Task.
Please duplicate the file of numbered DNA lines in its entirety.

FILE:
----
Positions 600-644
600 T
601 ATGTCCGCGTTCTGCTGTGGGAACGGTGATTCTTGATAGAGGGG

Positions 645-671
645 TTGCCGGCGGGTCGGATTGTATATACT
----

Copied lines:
Positions 600-644
600 T
601 ATGTCCGCGTTCTGCTGTGGGAACGGTGATTCTTGATAGAGGGG

Positions 645-671
645 TTGCCGGCGGGTCGGATTGTATATACT